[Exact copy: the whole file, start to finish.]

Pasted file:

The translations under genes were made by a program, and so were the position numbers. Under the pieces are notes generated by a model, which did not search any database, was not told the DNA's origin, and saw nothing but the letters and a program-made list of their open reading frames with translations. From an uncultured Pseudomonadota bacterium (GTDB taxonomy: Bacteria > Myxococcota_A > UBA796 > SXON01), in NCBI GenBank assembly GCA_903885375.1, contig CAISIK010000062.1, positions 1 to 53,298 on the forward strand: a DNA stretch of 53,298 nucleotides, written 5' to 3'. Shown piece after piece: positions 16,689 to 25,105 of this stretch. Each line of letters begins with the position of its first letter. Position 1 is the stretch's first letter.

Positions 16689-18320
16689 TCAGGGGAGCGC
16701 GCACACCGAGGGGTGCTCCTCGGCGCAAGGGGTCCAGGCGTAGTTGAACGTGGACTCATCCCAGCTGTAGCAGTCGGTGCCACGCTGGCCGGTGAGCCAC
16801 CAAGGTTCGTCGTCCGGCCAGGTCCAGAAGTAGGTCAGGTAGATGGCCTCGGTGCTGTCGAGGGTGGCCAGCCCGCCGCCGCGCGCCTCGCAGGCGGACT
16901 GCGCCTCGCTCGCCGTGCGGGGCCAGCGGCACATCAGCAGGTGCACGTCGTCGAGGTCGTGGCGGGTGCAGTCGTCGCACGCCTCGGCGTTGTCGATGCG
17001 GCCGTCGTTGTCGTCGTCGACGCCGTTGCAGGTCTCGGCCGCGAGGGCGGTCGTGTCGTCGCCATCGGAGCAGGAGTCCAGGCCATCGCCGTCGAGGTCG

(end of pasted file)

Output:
The translations under genes were made by a program, and so were the position numbers. Under the pieces are notes generated by a model, which did not search any database, was not told the DNA's origin, and saw nothing but the letters and a program-made list of their open reading frames with translations. From an uncultured Pseudomonadota bacterium (GTDB taxonomy: Bacteria > Myxococcota_A > UBA796 > SXON01), in NCBI GenBank assembly GCA_903885375.1, contig CAISIK010000062.1, positions 1 to 53,298 on the forward strand: a DNA stretch of 53,298 nucleotides, written 5' to 3'. Shown piece after piece: positions 16,689 to 25,105 of this stretch. Each line of letters begins with the position of its first letter. Position 1 is the stretch's first letter.

Positions 16689-18320
16689 TCAGGGGAGCGC
16701 GCACACCGAGGGGTGCTCCTCGGCGCAAGGGGTCCAGGCGTAGTTGAACGTGGACTCATCCCAGCTGTAGCAGTCGGTGCCACGCTGGCCGGTGAGCCAC
16801 CAAGGTTCGTCGTCCGGCCAGGTCCAGAAGTAGGTCAGGTAGATGGCCTCGGTGCTGTCGAGGGTGGCCAGCCCGCCGCCGCGCGCCTCGCAGGCGGACT
16901 GCGCCTCGCTCGCCGTGCGGGGCCAGCGGCACATCAGCAGGTGCACGTCGTCGAGGTCGTGGCGGGTGCAGTCGTCGCACGCCTCGGCGTTGTCGATGCG
17001 GCCGTCGTTGTCGTCGTCGACGCCGTTGCAGGTCTCGGCCGCGAGGGCGGTCGTGTCGTCGCCATCGGAGCAGGAGTCCAGGCCATCGCCGTCGAGGTCG